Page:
|ED you won't go wrong with John Seims stuf|
|I have the system from John Siems and it is great. I just carry the old stuff now as spares.|
|Ed, the info I sent you a few days ago showed John's hoses and Phil's spin-on adapter. The image George attached above shows Bob Grunau's spin on adapter (again with John's hoses) which is the one I was trying to describe, but didn't have a photo for. Notice the hex fittings instead of round, as on Phil Marino's in your last image.|
Phil's look more original, Bob's give you a place for a backup wrench. Both are great.
|Ed, on the image about the flexible lines you posted on 14th, it looks like the banjo's also have been replaced by new ones. Who is this "John Seims" and what's the website site you mentioned? Is he an Mg parts provider? Greetings, Huib|
Here is John's email:
He sells these on eBay!
|See eBay item number 280161379724. They are worth every penny.|
Yesterday I installed 2 brand new oil pipes from Moss and new washers. It leaks worse than ever, now in 3 places!! One "new" pipe has it's own built in leak and now the blue canister seems to have developed leaks of it's own around the seam! I have given up on Moss! This stuff was made in India. Maybe their other products are better? (Also have tried twice to get the Moss CD with all manuals on it. Twice the CD does not run on two(2) stock computers here! Guy in Europe who does these tells me (via email) that their "copy protection scheme obvsiously is at fault"! Great! I got a printed copy of manual and will return CD's!
Based on feedback above I have ordered a complete spin on oil adapter assembly with flex pipes, etc. from John Seim and they are on the way! When installed I will attempt to return everything I bought from Moss. Wish me luck!
I have a replacement early XPAG engine with external filter in my 53 TD that is leak free (in the filter area - rear seal, a different story). I did have to have the ASL supplied casting repaired, however, to eliminate a potentially catastrophic leak that occured on my initial run. The engine uses flexible wire mesh hoses (push on style, with tiny hose clamps (belt and suspenders), and a spin on filter. My setup is similar to John Seim's (but his is nicer!).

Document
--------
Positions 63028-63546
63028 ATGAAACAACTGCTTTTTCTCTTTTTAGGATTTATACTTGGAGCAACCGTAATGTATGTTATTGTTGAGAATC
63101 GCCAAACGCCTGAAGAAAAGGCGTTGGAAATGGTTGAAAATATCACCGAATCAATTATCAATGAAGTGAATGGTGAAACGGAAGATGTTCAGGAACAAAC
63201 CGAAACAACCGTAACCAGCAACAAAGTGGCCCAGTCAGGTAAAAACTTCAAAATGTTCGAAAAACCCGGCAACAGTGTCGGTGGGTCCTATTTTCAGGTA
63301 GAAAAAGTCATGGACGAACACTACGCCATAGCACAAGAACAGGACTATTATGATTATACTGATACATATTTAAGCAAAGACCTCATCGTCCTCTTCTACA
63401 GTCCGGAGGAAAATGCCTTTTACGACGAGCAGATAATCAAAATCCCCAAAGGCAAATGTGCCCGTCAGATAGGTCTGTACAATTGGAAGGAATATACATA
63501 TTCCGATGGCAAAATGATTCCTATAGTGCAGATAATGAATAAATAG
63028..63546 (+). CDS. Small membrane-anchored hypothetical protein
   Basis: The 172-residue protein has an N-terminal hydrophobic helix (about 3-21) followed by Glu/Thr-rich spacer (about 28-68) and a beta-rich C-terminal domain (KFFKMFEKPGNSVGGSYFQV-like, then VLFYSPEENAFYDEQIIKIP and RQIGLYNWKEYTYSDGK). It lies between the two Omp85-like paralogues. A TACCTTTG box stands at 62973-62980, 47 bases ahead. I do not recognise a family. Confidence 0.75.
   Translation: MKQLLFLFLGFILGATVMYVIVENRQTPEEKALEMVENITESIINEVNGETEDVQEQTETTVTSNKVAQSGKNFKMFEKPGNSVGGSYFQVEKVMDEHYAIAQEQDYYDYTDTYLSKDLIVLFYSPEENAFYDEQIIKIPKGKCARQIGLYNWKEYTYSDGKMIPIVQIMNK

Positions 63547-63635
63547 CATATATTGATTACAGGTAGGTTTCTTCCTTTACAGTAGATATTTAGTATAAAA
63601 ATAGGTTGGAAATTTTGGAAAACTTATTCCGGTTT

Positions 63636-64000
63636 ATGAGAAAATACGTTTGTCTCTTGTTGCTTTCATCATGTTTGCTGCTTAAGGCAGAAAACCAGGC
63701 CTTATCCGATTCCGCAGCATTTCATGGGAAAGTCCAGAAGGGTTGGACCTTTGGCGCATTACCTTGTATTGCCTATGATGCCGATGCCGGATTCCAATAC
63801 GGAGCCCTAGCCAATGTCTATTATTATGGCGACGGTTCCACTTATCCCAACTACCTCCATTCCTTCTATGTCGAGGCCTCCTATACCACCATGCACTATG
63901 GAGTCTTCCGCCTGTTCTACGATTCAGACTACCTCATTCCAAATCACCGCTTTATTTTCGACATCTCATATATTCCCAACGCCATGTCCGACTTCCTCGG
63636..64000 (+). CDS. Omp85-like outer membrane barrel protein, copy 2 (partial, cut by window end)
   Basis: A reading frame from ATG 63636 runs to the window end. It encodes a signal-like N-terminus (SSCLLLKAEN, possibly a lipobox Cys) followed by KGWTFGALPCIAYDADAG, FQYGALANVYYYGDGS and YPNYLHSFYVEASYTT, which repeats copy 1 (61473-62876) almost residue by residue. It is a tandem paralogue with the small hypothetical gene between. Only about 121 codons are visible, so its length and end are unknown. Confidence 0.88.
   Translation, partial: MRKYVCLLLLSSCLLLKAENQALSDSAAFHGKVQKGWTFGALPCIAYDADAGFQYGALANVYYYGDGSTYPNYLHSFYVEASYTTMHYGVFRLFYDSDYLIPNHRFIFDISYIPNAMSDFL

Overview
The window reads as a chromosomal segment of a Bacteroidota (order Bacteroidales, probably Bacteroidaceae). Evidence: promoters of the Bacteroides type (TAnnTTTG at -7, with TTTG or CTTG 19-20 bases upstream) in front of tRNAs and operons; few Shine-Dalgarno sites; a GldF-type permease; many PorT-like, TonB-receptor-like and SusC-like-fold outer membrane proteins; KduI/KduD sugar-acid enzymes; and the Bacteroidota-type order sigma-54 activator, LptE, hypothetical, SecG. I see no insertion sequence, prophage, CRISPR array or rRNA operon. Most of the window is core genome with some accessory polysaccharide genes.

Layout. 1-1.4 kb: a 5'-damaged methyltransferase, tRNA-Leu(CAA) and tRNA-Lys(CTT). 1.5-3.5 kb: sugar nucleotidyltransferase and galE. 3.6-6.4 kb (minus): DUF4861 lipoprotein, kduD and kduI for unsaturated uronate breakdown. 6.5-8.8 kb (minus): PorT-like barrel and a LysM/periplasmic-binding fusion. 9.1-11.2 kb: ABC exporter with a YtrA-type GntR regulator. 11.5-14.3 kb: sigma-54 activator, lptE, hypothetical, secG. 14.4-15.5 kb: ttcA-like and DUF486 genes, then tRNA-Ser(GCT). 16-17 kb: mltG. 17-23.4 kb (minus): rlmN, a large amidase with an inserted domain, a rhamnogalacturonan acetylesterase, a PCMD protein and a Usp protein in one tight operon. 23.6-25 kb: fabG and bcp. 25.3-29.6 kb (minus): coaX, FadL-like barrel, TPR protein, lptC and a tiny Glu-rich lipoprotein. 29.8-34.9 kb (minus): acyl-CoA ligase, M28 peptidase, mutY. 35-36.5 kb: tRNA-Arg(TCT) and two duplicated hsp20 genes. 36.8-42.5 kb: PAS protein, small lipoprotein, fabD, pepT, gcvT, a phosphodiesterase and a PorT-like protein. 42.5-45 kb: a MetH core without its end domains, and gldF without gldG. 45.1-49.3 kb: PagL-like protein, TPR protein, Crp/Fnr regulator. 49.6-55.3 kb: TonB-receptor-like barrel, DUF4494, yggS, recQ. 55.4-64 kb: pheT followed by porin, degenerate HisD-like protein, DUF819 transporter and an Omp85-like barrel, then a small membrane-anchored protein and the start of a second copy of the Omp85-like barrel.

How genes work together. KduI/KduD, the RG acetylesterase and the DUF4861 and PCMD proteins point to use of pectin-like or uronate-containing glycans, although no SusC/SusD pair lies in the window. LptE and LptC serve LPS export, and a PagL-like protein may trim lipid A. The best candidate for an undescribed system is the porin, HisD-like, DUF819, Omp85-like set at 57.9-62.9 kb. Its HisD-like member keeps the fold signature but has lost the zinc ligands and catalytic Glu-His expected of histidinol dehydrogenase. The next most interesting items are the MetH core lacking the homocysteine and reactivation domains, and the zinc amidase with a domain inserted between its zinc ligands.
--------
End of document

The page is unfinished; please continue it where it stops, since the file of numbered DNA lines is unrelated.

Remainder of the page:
As I posted some time earlier, a fractured pipe at speed is never pretty!
I hope you will be very pleased with his stuff (no financial interest).
|C A Schnell|
|I sell complete (hoses + banjo bolts + washers) Oil Filter Hose Kits for the TB-TC, and for the early TD. I also sell a spin on oil filter adapter for the TB-TC- early TD, as well as two versions of a spin on adapter for the late TD - TF. Please contact me for more inforation. Cheers, John.|
|my experience with john's products mirrors what the folks here are saying..very quick service and aquality product (billet turned spin on filter adapter) highly recommended. regards, tom|
|one comment i didn't see in this thread..i might have missed it, but torque the canister to filter pipe first, the canister to pump pipe second(not over tighten, but correctly torque) and finally tighten the clamp on the filter canister LAST. regards, tom|
|Tom, I guess I never mentioned it, but I did follow the torquing order you mentioned above as best I could. I even installed the Moss pipes to the Moss canister OFF the car on the workbench first (because the top banjo is nearly impossible to reach under the drive shaft). Then I installed the pipes to pump and block incrementally a few turns at a time to attempt to keep good alignment, then the clamp last. The problem is the new Moss pipes are NOT a perfect allignment to either the pump nor the block! They are nearly 1/4" off, therefore some stress must obviously be applied to get them on. Perhaps this is the cause of all my problems. Who knows - who cares? I'm switching to flexible lines!! I wonder if Moss tests these parts on a real car???|
|Ed, contact Kelvin Dodd about this. He will make things right.|
mossmotors dot com
|The pipes have to be totally passive. I had to bend mine a bit to get them to fit passively. |
To follow up on this, I received my spin on adadpter with flexible oil lines yesterday from John Seim. One hour later it's installed and running with NO LEAKS!!! Oil pressure came right up and I can finally move on to tuning my carbs for high altitude. This has to be the longest oil change in TD history - nearly 3 weeks in the making! Welecome to the learning curve I guess.
Now to get Moss to give me credit for all the other stuff that failed.
This thread was discussed between 14/10/2007 and 20/10/2007